The Kindness of Strangers (Skip Langdon Series #6)

Overview

Julie Smith's New Orleans is not a city. It's a world - exotic, sweetly perverse, dangerously seductive. Nowhere else does politics make stranger bedfellows; and the approaching mayoral election is stranger than most, pitting the usual thugs and vipers against a seeming breath of fresh air - Errol Jacomine, a liberal-minded, civic-spirited preacher. The only problem is, in the opinion of Police Detective Skip Langdon, Jacomine is a psychopath and dangerous as hell. On leave of absence from the police force, Skip ...
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Overview

Julie Smith's New Orleans is not a city. It's a world - exotic, sweetly perverse, dangerously seductive. Nowhere else does politics make stranger bedfellows; and the approaching mayoral election is stranger than most, pitting the usual thugs and vipers against a seeming breath of fresh air - Errol Jacomine, a liberal-minded, civic-spirited preacher. The only problem is, in the opinion of Police Detective Skip Langdon, Jacomine is a psychopath and dangerous as hell. On leave of absence from the police force, Skip becomes obsessed with exposing the frightening figure beneath Jacomine's good-guy image. Immediately, an anonymous army of spies and hatchet men go to work on her, and Skip begins to understand that in opposing Jacomine, she is risking not only her livelihood but her sanity and possibly the lives of people she loves. Skip's instincts seem confirmed when the only witness to Jacomine's crimes turns up dead. Skip thinks there are more bodies buried in Jacomine's past, but it's the present she's worried about. And protecting one of her own against the preacher's evil sends Skip to the dark center of bayou country, where even the elements are her enemies. A deadly chase through the swamp during a fierce hurricane forces Skip to rely not on the kindness of strangers but on her own inner strength to survive.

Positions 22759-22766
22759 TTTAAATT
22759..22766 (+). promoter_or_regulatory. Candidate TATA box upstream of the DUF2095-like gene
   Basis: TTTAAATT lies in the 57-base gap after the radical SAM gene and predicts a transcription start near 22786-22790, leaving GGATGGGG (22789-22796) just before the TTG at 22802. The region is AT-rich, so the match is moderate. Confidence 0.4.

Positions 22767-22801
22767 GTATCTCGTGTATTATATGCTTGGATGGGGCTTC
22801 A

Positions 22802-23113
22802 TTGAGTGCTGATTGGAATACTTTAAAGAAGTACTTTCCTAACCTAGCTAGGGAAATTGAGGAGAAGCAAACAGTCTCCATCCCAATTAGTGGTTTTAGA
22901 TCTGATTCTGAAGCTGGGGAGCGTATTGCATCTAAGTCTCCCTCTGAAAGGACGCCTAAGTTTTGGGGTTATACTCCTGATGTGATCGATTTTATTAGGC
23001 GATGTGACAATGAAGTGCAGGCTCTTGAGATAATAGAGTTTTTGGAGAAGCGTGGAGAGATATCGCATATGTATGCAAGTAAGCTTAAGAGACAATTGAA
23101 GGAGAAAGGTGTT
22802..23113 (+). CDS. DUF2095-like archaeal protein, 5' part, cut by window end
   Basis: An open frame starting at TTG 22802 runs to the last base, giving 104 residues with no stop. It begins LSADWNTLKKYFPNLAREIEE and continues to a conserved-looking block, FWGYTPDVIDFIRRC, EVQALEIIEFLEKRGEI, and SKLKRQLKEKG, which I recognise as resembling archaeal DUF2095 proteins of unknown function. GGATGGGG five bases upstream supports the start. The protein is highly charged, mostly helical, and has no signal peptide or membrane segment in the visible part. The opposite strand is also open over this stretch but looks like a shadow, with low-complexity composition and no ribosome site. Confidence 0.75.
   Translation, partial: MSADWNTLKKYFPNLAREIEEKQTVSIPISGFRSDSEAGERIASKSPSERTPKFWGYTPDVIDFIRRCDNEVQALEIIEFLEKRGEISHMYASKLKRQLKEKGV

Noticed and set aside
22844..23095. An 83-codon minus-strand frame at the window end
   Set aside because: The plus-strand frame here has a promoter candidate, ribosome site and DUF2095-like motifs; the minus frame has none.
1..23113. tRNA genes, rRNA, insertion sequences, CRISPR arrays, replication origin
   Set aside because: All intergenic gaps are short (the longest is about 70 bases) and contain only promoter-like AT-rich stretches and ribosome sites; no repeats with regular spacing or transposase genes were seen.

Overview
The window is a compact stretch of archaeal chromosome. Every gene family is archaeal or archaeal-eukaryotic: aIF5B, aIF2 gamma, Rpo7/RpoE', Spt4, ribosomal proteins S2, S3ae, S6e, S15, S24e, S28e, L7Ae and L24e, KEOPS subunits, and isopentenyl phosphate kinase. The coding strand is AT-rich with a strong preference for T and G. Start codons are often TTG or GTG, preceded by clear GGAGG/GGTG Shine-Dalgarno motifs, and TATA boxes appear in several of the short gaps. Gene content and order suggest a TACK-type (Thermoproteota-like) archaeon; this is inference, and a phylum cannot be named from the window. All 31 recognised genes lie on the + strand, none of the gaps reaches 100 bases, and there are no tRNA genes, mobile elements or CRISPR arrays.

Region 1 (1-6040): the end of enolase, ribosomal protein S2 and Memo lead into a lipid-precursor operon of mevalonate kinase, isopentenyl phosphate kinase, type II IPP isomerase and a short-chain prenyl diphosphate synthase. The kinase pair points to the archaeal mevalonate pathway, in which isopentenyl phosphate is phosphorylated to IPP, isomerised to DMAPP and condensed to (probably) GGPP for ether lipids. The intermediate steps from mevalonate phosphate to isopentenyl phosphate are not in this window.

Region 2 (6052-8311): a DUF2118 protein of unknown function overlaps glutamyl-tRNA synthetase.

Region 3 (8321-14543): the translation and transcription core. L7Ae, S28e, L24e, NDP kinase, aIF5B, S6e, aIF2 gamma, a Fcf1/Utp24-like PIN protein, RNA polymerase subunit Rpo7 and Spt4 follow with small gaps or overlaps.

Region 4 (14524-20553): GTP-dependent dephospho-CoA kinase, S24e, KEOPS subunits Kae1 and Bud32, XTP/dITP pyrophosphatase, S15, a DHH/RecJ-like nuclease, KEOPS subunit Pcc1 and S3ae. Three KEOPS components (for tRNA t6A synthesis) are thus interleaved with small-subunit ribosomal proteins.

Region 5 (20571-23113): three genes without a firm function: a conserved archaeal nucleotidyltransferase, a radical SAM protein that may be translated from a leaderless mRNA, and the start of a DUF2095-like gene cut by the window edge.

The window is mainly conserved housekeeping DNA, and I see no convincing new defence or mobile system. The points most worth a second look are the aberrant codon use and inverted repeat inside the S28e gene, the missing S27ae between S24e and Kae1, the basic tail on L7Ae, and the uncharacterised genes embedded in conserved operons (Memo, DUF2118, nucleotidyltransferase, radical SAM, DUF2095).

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Editorial Reviews

Publishers Weekly - Publisher's Weekly
Dogged by depression, Skip Langdon takes a leave of absence from the New Orleans PD, butSkip being Skipthe dramatic finale of the supposed rest cure nearly costs her life. To keep busy, she investigates mayoral candidate Errol Jacomine, minister of a multicultural church who is seen as an honest champion of society's underdogs. Skip, however, has long thought him to be a manipulative psychopath. She tries to contact a disaffected ex-member of Jacomine's church but learns that the woman is already dead. Soon, the police station is flooded with calls complaining of Skip's persecution of the good reverend. Skip's oldest friend calls, endorsing Jacomine, and Boo Leydecker, her new therapist, terminates their sessions because her husband is Jacomine's press agent. Skip begins to feel as though the man is everywhere, controlling reality. Nor is there much comfort on the home front, as Sheila Ritter, ward of Skip's best friend, is drawn into a worrying friendship that, like all roads in this story, eventually leads back to Jacomine. Although that aspect of the plotting does occasionally strain credibility, its claustrophobic impact effectively reflects Skip's frame of mind. Even more intriguing is Smith's (House of Blues) exploration of how difficult it is to hang on to reality, especially when surrounded by others who construct their realities (personal and public) out of comforting fictions. (July)
Library Journal